When Apple talks about Innovation and leadership, Part II
December 18, 2009 Leave a comment
In Part I, we spoke about some basic concepts of Innovation according to Apple and a bit of background of the company itself were reported.
Here you have Part II of the discussion.
What’s recently happened?
- The market has changed: from mass and niche market to a multitude of individual markets.
- Each of them can be satisfied thanks to the technology. Referring to the John Maeda’s Laws of Simplicity, the technology itself is meant to simplify the usability of your product, therefore to make life easier.
- However, sooner or later, what has been your own technology will be a commodity. Therefore, you should start to differentiate from your competitors by capitalizing on the emotions your product arouses.
- Communicating emotions is very different from communicating all the features or just the price of your product. Have you ever seen an Apple ad listing product features or prices? Take a look at this series of 20 Get a Mac ads, packed all together.
- However, where should you communicate your product emotions? On telly? Girls and boys spend 30% less time than ever before on watching TV. Where are they now?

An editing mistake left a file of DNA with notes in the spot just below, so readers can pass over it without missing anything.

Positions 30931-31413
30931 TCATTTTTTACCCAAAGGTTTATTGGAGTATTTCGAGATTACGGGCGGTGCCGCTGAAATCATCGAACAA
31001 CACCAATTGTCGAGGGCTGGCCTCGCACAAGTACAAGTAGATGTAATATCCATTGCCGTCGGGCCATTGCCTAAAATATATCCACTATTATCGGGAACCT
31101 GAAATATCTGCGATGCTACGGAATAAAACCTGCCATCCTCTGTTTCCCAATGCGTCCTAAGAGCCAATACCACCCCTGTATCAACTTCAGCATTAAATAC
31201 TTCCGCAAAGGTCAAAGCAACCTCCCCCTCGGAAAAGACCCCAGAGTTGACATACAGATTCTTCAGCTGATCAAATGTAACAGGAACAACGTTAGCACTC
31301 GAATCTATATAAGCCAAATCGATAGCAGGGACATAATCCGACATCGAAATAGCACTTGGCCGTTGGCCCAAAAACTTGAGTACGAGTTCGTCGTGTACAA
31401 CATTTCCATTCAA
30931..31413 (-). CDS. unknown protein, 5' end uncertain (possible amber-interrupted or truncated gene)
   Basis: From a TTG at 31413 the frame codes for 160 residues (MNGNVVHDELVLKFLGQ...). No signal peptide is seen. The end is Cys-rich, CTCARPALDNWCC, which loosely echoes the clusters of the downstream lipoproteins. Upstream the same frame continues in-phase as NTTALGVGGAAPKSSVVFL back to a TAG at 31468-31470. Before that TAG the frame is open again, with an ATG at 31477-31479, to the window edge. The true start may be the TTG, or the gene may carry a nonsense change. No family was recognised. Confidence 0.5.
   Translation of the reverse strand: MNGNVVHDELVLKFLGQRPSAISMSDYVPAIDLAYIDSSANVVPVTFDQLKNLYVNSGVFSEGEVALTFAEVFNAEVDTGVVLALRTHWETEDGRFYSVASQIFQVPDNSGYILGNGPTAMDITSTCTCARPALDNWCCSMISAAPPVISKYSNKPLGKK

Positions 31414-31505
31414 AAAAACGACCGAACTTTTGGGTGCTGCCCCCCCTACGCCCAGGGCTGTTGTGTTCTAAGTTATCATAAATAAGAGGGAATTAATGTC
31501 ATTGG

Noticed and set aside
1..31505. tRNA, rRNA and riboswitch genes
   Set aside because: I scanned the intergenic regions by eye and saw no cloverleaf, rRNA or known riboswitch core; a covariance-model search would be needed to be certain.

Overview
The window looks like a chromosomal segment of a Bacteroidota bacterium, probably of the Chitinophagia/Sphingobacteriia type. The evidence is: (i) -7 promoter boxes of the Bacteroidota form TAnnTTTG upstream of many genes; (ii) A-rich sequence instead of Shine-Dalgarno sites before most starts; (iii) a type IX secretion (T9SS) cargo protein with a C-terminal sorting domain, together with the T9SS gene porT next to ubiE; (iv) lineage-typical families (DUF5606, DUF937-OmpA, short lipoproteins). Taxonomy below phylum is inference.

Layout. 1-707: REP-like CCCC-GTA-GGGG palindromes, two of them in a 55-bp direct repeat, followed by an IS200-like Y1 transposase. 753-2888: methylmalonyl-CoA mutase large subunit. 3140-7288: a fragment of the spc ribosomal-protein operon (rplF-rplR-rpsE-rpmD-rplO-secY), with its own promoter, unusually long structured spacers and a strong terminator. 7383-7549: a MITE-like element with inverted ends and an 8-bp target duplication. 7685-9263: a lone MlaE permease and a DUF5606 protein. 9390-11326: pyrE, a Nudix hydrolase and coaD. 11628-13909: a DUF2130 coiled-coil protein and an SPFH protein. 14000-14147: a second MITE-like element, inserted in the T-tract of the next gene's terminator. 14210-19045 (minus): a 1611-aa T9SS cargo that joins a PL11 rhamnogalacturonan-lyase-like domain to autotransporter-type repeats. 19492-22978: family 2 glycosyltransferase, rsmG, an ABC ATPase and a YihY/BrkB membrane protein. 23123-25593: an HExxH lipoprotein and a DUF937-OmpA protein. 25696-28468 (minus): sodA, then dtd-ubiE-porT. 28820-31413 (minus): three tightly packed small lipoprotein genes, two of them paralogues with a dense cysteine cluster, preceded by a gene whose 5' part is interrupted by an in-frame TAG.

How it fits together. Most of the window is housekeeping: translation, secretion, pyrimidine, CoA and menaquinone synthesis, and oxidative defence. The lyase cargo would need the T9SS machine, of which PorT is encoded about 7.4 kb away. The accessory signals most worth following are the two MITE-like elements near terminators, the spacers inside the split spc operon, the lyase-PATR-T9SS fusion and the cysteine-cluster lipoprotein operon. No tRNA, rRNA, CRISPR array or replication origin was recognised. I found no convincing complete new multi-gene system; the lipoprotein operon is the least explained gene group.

What about your companies? An innovative company should
- tend to have a flat structure: between Steve Jobs and the Italy MD there are 5 levels of hierarchy. You can see up to 15 levels in other groups. We all live in an agile world where more is less!
- set up interfunctional teams sharing all issues and opportunities right from the beginning of a project.
- not be afraid of the co-opetition.
- reward the Innovation nurtured by its employees. He did not say how, unfortunately.
- Do not forget the drawback of the Innovation: over-engineering and technology push.
That’s all for this workshop report. Let’s briefly move to my own takeaways :
- follow the technology trends,
- be adaptable and agile,
- follow Maeda’s Laws of Semplicity and
- communicate the emotions associated to your product.
And to conclude, what are yours?